From the Archive: David Hockney Artist Talk

This 1985 talk by David Hockney was given in conjunction with SFMOMA’s presentation of Hockney Paints the Stage, the first exhibition to display the artist’s celebrated set designs and paintings side by side. Hockney does not speak directly about his set pieces, but instead tracks the evolution of one-point perspective as he understands it personally. He begins with a group of 35 paintings by Pablo Picasso that collectively tell a single story, despite often being understood as distinct artworks. He goes on to observe that Cubism and Chinese scroll paintings possess a temporal dimension that was largely lost after the emergence of vanishing-point perspective in the Western world. Finally, Hockney discusses how his own photographic collages attempt to emancipate photography from representing a single perspective, arguing for the necessity of a broader approach to perspective in modern art. Hockney is introduced by Graham Beal, SFMOMA’s chief curator from 1984 to 1989.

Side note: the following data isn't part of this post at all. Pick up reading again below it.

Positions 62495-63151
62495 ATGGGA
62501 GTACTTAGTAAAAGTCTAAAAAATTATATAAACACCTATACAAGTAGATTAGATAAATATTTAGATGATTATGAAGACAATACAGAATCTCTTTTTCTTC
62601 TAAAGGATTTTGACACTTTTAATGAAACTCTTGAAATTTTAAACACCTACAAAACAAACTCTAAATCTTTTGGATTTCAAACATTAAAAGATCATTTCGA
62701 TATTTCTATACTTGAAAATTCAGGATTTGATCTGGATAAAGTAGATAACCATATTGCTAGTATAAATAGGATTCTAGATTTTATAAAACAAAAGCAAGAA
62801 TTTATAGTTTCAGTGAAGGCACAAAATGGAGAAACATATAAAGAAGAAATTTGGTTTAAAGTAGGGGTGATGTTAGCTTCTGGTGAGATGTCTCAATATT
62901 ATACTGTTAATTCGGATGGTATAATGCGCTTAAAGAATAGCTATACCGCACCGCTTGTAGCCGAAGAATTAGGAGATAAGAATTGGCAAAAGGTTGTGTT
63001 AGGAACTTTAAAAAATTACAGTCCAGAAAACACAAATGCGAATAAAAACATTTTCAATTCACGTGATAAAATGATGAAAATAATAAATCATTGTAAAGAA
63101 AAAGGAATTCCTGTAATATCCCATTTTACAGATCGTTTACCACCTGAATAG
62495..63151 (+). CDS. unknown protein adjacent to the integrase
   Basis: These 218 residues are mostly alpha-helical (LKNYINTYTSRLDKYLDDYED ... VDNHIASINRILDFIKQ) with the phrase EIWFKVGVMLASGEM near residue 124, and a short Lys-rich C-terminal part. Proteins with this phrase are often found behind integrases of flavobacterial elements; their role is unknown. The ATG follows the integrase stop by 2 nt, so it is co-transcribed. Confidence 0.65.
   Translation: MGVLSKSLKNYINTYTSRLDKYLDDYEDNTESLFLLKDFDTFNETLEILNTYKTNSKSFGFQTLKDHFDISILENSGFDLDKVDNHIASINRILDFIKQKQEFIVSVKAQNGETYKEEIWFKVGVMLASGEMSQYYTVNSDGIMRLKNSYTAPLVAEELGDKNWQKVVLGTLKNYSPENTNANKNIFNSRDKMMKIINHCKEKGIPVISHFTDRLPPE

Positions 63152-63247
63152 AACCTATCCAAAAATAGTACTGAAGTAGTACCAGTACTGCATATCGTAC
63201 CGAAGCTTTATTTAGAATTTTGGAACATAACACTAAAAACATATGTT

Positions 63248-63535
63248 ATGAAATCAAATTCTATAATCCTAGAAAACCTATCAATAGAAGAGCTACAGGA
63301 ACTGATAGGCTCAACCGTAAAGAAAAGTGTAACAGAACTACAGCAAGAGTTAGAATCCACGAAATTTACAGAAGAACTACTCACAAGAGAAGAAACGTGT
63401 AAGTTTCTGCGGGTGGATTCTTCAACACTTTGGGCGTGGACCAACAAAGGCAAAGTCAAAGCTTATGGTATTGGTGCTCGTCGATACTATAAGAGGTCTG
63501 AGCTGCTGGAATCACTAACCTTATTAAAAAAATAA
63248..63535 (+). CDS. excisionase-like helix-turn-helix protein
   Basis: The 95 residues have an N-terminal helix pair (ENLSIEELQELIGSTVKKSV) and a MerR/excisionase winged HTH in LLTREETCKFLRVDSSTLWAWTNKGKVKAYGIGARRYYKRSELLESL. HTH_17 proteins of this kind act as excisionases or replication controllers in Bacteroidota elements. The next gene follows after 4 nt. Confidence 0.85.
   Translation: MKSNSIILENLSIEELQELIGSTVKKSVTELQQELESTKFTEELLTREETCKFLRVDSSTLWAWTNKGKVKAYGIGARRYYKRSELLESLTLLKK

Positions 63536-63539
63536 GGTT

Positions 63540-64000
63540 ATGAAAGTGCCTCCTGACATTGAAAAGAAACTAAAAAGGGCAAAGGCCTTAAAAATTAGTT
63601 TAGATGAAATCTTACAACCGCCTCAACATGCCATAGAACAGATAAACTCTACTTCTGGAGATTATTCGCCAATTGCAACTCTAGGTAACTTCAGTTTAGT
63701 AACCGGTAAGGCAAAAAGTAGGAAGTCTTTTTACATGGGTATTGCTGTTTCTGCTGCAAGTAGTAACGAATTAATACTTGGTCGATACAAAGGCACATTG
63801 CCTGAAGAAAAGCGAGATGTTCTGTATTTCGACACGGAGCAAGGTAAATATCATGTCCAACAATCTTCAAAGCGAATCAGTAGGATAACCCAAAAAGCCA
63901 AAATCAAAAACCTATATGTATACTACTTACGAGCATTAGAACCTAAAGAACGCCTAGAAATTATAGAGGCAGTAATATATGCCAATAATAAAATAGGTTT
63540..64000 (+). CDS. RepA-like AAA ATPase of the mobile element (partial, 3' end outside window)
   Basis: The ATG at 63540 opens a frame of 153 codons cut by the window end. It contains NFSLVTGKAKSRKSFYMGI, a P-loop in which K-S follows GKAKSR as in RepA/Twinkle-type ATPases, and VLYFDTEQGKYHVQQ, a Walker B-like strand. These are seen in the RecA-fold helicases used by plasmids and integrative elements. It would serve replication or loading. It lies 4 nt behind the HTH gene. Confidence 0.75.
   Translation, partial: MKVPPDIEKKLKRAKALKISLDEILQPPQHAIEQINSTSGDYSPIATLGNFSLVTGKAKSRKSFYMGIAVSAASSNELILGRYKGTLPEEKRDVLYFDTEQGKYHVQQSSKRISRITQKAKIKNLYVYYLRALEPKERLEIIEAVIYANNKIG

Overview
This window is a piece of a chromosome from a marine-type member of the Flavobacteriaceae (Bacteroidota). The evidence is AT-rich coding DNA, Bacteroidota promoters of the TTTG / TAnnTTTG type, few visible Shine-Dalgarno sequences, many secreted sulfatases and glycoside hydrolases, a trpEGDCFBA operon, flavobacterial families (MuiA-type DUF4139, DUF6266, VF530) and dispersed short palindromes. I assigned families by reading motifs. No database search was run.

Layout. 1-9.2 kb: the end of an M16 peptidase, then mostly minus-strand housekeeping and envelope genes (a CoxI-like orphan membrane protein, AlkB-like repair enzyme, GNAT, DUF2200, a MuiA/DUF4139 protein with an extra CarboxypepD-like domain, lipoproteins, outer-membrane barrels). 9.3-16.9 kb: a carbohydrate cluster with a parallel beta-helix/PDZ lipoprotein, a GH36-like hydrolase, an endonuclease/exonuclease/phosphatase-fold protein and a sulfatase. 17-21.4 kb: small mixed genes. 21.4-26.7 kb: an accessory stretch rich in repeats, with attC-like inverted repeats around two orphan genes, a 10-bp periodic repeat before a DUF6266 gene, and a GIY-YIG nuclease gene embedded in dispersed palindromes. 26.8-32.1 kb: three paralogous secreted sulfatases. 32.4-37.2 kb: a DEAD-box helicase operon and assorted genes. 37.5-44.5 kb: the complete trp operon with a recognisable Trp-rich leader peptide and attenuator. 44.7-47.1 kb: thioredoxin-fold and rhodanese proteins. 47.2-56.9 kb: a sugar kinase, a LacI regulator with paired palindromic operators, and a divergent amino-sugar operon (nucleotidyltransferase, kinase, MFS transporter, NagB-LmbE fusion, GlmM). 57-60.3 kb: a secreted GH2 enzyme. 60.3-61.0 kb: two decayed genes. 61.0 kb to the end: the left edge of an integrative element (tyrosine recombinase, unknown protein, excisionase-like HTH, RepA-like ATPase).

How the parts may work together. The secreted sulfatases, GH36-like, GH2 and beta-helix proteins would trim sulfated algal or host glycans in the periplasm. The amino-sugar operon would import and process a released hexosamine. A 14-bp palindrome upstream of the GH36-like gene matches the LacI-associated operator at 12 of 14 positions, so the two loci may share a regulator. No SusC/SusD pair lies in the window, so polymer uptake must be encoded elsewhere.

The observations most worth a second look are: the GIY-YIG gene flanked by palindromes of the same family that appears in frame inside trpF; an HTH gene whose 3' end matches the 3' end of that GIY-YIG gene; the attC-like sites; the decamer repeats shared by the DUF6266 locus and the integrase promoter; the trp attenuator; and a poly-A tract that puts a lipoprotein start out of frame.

From the Archive: Talks and Conversations
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